This week, the Ministry of Higher Education and Science published the first part of an evaluation of the 7-point grading scale, which investigates grading on all higher education degree programmes between 2007 and 2016. The analysis shows that the grades are higher than expected on higher education degree programmes, and that the proportion of top grades exceeds the 10 per cent which was expected under the new system.
This evaluation has given rise to discussions about whether the grading system is working as it should.
The management at Aarhus University have read the evaluation with interest. However, Pro-rector Berit Eika warns against jumping to conclusions, and points out that many young people today want to do well and so work hard, focusing on their studies in order to get a good grade.
“Students should be assessed fairly. If they meet the criteria required to get a top grade, they should be awarded that grade,” says the pro-rector, who trusts that the academic environments’ assessments of students at Aarhus University accurately reflect their performance.
She also points out that the new grading system was introduced so as to make students’ grades comparable in an international context, which involved a built-in objective to ensure that more students are awarded the highest grade possible.
According to the study, Aarhus University does not award top grades liberally, and if all universities are considered, Aarhus University lies located at the lower end of the scale when the figures are adjusted for parental and upper secondary school backgrounds.
Aarhus University is looking forward to receiving the second part of the evaluation, which may help to clarify the underlying causes of elevated grade levels and hence provide a better foundation on which conclusions can be drawn.
People flocked to the debate events at the Aarhus University research vessel, which formed the backdrop for AU’s programme at Denmark’s Political Festival on Bornholm.
AU Board Chair Connie Hedegaard, who also participated in the debate aboard the ship, points out that the university’s presence helped to bring together researchers and politicians to discuss important societal issues.
“It is natural for Aarhus University to be present and contribute our knowledge of democracy, social development and other specialist subjects. And the fact that we can provide a framework whereby politicians and researchers can meet and create some hopefully inspiring debates is a positive thing.”
Topics such as careers in education, open science, medical cannabis, research in policy development, the role of universities for cohesion in Denmark and the future of drinking water were all debated. AU researchers and managers debated with Minister for Higher Education and Science Tommy Ahlers, MPs Christine Antorini, Joachim B. Olsen and Peter Skaarup, and representatives from organisations and businesses such as LEGO, Grundfos, the Confederation of Danish Industry and DEA.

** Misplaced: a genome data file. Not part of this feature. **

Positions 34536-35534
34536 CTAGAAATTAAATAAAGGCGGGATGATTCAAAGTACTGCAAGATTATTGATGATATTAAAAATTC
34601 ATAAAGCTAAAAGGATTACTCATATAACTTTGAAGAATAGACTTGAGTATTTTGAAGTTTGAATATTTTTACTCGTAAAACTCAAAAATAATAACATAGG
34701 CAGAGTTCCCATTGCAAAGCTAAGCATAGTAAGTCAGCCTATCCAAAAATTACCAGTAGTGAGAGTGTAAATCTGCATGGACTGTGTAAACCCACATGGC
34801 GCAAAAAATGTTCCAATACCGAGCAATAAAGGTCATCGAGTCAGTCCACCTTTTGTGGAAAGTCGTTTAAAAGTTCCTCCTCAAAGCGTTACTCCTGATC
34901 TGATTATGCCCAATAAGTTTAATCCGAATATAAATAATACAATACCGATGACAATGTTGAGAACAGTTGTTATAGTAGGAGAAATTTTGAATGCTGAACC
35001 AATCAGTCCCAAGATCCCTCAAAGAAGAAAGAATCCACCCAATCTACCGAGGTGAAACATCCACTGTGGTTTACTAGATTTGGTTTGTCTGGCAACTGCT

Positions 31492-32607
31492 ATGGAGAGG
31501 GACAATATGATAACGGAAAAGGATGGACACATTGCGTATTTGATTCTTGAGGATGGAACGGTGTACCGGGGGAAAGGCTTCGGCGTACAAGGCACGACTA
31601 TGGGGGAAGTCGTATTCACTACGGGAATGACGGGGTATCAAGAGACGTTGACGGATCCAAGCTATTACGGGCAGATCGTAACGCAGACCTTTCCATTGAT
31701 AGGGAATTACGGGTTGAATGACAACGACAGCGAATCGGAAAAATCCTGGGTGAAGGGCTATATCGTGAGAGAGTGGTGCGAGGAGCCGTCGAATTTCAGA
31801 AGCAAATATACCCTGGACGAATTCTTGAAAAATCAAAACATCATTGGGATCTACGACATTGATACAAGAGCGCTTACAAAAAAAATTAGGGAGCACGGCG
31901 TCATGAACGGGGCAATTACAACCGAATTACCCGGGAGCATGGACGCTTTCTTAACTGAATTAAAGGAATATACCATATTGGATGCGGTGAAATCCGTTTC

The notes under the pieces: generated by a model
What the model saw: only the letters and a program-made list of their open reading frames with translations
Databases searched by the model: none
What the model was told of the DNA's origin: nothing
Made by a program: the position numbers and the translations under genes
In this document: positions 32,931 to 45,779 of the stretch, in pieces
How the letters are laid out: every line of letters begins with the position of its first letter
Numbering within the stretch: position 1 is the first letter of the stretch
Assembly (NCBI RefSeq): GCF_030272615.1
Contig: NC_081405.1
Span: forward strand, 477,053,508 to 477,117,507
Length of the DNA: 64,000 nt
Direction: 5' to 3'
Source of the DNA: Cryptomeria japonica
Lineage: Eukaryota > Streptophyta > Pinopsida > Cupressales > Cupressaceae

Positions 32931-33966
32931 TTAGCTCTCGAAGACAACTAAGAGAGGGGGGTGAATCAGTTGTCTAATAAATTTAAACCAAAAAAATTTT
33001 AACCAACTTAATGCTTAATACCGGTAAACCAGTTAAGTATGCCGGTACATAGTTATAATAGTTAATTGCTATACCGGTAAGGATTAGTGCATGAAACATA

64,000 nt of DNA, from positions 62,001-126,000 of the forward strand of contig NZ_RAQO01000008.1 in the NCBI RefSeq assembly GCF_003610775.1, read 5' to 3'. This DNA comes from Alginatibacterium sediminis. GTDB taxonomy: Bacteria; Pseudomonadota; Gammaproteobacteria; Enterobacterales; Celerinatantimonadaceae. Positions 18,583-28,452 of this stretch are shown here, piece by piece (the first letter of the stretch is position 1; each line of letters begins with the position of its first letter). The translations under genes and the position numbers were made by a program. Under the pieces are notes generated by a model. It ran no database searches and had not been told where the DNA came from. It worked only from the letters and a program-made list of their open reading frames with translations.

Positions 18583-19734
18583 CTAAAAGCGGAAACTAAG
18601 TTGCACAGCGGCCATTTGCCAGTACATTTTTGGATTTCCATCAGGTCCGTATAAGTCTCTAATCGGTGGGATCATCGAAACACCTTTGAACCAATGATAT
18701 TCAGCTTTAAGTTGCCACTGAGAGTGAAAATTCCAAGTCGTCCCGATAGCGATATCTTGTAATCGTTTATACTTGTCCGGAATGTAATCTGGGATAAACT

A workshop on partnership between universities and industry last week was attended by academic and administrative staff members from all four faculties.
This workshop is part of AU’s objective of increasing the number of partnerships with industry. Rector Brian Bech Nielsen opened the workshop and stressed the university’s ambitions for business collaboration.
“AU’s objective is to become a preferred partner for business and industry. This is something we are aiming for because an increasing number of our graduates will have to find work in the private sector, and we share a responsibility to prepare them for their future jobs. We also want to increase the volume of research-based innovation, and the most effective way of doing this is to work in close partnership with companies.”
Specifically, participants were inspired by corporate relations and technology transfer specialist Lars Frølund, who has identified five specific factors for success in strategic partnerships between universities and business and industry. The participants also had the opportunity to work with tools for mapping opportunities for partnership with businesses.
The European Commission has just presented the new Horizon Europe programme, which will replace Horizon 2020. Horizon Europe maintains the high European ambitions and is much stronger financially, with a budget of EUR 115 billion.
European university network the Guild, which Aarhus University is part of, welcomes the new programme. However, the Guild points out that 25 per cent of the overall budget should be paid to the European Research Council (ERC), and at least 12% to The Marie Sklodowska-Curie Actions. The heads of universities in the Guild, including Rector Brian Bech Nielsen, believe that this is necessary in order to maintain a European leadership position in research; particularly in relation to the ERC, which is currently the research initiative having the greatest impact on a global level.
In its reaction to the Horizon Europe announcement, the Guild also stresses that active steps must be taken towards more in-depth academic integration within the ‘Global Challenges’ pillars across academic disciplines, including the decisively important involvement of social sciences and humanities disciplines.
Negotiations on the implementation of Horizon Europe will begin during the summer.
From 10:00 on Monday, 25 June, current and retired Aarhus University staff can register for one free Danish University Extension course.
This week, the international research unit AIAS celebrates its fifth anniversary with a small afternoon and evening event for AU colleagues, fellows and other interested parties.
In its short life, Aarhus Institute of Advanced Studies (AIAS) has picked up two record-breaking EU grants and thus received more than DKK 84 million from the EU Framework Programme for Research and Innovation.
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